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© 1998 Bobette Bryan
Seeing Jason sitting on the stone stairs that lead to J. P. Townsend’s massive tomb, Sheila slowed the red Ferrari and parked along what the St. Joseph citizenry had dubbed "Tombstone Row." Despite the dismal atmosphere of the old Victorian graveyard, she was anxious to see Jason again.
She was always anxious to see him.
There was something about the man that fascinated her, something that belied his good looks and dark appeal. He held an inner strength that sparkled through his intense dark eyes, and he was mysterious…witty…charming--characteristics that most men she’d dated lacked, and she didn’t intend to let him get away.
She just hoped she wasn’t making her interest too obvious. Hadn’t her mother always told her that men were put off by an aggressive, overeager woman? "Men like to do the chasing, Sheila. Remember that."
"Hey, good looking," she said, ending her statement with a hoot and a whistle, after she’d got out of the car. She’d bet that Jason had been so into the story he was writing that he hadn’t noticed that she’d driven by until now. He merely looked up from his notebook and smiled as she strutted toward him, and, when he did her heart melted like a Hershey’s kiss on a hot day.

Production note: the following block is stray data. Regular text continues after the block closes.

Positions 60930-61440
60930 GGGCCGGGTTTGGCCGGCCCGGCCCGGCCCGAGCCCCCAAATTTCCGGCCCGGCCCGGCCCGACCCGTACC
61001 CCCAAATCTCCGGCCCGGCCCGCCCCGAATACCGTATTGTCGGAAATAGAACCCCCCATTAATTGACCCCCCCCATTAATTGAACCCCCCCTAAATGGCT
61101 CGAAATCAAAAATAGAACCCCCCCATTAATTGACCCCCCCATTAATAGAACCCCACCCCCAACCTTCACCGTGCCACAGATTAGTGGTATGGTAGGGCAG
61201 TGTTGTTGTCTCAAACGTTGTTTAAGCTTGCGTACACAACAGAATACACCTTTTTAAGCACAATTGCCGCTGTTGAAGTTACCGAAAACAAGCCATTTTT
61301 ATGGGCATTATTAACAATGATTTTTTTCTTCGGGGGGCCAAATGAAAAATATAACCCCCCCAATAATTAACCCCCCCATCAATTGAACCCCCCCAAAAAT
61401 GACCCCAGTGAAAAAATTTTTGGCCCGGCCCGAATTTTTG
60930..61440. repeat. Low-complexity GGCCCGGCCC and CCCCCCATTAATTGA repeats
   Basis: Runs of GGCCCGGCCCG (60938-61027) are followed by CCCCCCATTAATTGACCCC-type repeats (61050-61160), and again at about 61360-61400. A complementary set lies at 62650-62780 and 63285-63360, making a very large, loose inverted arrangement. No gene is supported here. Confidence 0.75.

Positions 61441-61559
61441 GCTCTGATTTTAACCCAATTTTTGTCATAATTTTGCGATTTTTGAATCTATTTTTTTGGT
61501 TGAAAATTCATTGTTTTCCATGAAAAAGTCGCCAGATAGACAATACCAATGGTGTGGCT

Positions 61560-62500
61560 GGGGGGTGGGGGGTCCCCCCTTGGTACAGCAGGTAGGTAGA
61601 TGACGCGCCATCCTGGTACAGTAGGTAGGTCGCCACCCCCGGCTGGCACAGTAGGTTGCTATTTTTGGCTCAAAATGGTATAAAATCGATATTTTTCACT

Despite her mother’s sexist and archaic notions about romantic pursuits, Sheila hadn’t quit or slowed her efforts since she’d met Jason three months ago. He’d rented the other side of her mother’s duplex…and Sheila couldn’t have been happier with the new tenant. Of course that happiness had nothing to do with the fact that he was clean, quiet, and polite. In fact, the chance to see him again made coming home on the weekends from Maryville University seem all the more wonderful.